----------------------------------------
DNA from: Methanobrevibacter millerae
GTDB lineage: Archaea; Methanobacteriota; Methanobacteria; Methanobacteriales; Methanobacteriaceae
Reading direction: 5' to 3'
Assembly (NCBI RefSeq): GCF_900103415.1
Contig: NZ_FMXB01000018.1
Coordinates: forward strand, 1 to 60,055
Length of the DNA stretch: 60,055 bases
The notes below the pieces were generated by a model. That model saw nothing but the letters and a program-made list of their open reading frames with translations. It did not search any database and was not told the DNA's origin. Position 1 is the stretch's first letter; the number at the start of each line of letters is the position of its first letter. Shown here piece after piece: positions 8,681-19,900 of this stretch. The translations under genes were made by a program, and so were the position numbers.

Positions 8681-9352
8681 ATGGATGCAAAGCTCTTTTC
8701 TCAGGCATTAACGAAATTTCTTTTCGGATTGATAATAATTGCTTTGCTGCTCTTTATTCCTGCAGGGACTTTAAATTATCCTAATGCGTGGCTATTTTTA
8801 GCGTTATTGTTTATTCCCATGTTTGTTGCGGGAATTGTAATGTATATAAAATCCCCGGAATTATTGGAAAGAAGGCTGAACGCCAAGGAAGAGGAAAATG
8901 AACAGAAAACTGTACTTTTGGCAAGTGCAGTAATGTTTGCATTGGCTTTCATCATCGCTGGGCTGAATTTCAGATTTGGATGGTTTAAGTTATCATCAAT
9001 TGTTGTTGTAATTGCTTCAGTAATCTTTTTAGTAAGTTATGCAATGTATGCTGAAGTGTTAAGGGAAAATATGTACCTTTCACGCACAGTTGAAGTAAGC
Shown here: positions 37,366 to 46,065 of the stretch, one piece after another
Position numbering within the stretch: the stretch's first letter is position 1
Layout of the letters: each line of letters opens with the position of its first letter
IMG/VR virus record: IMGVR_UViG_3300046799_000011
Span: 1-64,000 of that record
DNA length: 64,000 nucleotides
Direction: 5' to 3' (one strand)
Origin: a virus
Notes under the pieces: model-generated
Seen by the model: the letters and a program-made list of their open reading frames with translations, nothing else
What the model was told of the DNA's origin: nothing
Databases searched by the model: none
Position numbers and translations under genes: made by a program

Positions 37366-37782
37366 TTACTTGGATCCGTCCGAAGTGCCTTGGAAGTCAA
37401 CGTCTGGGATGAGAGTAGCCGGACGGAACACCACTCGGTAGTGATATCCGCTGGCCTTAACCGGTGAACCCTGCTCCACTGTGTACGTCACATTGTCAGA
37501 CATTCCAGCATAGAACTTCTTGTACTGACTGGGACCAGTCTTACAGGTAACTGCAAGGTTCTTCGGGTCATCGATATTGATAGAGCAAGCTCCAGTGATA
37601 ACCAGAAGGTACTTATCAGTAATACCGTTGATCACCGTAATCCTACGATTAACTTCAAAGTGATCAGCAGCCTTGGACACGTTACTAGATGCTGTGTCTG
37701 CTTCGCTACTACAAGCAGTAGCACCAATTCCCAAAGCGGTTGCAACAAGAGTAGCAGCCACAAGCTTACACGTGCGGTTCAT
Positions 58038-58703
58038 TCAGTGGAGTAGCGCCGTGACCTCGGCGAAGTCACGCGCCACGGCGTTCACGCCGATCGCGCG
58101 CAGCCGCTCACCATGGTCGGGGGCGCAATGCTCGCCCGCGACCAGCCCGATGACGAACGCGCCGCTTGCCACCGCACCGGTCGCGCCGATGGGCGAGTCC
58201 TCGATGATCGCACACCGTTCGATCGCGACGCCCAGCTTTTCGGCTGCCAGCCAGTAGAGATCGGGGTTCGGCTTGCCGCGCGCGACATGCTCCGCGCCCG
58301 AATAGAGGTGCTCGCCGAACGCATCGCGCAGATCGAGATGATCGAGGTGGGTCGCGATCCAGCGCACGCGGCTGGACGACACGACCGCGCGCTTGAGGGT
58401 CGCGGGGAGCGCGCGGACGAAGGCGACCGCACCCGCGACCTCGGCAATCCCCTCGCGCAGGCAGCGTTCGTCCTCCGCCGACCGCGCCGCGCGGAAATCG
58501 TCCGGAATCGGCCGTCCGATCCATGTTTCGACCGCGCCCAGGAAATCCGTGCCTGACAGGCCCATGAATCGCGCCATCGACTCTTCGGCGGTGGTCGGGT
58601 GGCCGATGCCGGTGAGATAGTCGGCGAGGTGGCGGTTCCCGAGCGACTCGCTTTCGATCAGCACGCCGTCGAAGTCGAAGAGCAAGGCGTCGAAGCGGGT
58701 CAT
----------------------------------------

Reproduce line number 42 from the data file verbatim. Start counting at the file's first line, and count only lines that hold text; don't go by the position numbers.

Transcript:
58701 CAT